Toyota Motorhomes

These wee motorhomes were made from the mid-70s through the early 90s.  Constructed on Toyota truck frames, the shells were made by a variety of manufacturers and common ones include Winnebago, Dolphin, Itasca, Odyssey, Sunrader and Chinooks.  Although overweight and underpowered, beauty is in the eye of the beholder, and their tough little engines, small footprint and good gas mileage have revived interest in these little gems.  This group is for owners (and wanna be owners) who wish to discuss their upsides, downsides, quirks, renovations–and encourage each other on our journeys with these little toyhomes.

Members: 14
Latest Activity: May 23

Watch for Scams!

Each day I scour Craigslist nationally for what will be my perfect toyhome, and each day I have to report four or more scam ads. Often the title has odd characters in it.  Most of these have only one picture (but not always) of a nicely kept 90's Warrior model, a price of $2000 or $2001 or $2004 (something right in that range - and an odd number), and copy with claims like "powerful engine".  We all know that while a Toyhome owner may claim a famous 22R engine, they will never call them powerful!  Just a note to BEWARE!

Discussion Forum

Owner's Manuals 6 Replies

I have been struggling to find information on the internet on my Nissan Sunrader.  I couldn't find a manual on the mechanics of the truck, nor could I find anything about the other components of the…Continue

Started by Nancy Short. Last reply by Dawn Michelle Apr 30, 2017.

Two axles on a Toyota motorhome rather than rear duallies? 4 Replies

Every once in awhile I run across an ad where the rig, instead of duallies (with the requisite 6 lug axle) appears to have two axles.  See attached.In other words, one wheel is to the rear, not the…Continue

Tags: axles, wheels, rear, toyota

Started by Dawn Michelle. Last reply by Dawn Michelle Apr 1, 2016.

Comment Wall


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Comment by Nancy Short on September 3, 2016 at 9:36pm

Being an 88, I would guess it has a boot over the joint.  Back in the 90's it cost me $350 per boot on a Subaru (Alaska prices).  You might google it.  But again, you are looking at an 88, so it's going to have to have some repairs.  Does he have any maintenance records on it?  I would ask if he has changed the timing belt (chain).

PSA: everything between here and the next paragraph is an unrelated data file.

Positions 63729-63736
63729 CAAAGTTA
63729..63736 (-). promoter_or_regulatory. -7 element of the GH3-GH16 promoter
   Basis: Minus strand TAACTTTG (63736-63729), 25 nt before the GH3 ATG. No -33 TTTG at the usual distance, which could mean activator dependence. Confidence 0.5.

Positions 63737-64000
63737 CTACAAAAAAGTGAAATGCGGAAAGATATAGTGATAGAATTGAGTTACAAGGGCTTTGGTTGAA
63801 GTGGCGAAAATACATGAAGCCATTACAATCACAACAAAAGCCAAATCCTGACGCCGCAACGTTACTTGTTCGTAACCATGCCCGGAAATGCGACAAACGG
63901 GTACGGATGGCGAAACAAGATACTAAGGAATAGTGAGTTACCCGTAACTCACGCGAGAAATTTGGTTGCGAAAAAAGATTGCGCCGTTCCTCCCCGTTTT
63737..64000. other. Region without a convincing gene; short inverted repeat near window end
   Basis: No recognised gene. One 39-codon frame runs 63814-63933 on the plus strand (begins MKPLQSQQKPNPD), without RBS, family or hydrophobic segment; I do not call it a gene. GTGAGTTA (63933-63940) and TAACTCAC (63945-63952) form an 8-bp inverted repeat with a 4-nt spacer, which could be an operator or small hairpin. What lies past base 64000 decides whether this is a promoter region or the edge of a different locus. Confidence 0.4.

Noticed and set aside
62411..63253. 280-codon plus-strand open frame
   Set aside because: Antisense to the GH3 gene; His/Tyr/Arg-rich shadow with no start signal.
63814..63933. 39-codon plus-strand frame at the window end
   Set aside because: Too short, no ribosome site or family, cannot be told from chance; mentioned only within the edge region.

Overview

I'm a nut when it comes to saving repair receipts.  I wish every one else did the same. ;)

Comment by Dawn Michelle on September 3, 2016 at 8:18pm

Hi Nancy - thanks for the feedback.  

Hmm.  Honestly when it comes to the front end, you are speaking greek to me, but this would be a question I would ask my mechanic if I have this looked at.  I'm pretty sure this gentleman doesn't have the old tires (although never hurts to ask).  

So, check, raise the red flag a little higher regarding suspension. 

Comment by Nancy Short on September 3, 2016 at 8:05pm

If the check engine light doesn't stay on, it's probably something minor.  I'd be more concerned about the suspension.  It could be front end too.  Did you notice if it has front end joints with grease zerks or does it have the rubber boots covering the joint?  The boots are quite a bit more expensive to change.  I might be a little suspicious with new tires because the old ones would show the wear patterns for a bad front end.  Does he have the old tires?

Comment by Dawn Michelle on September 3, 2016 at 7:34pm

I'll bet dollars to donuts Meadghbh doesn't think she's getting too old!

Well, the little toy I looked at today has me considering it.  An 88 Odyssey with 161,000K.  As with all of these there's some good, and there's some bad.  He's done some nice work painting the exterior so it looks clean, has six new tires, new shocks and he's fixed, sealed and coated the roof.  Engine is nice and clean, and sounded good.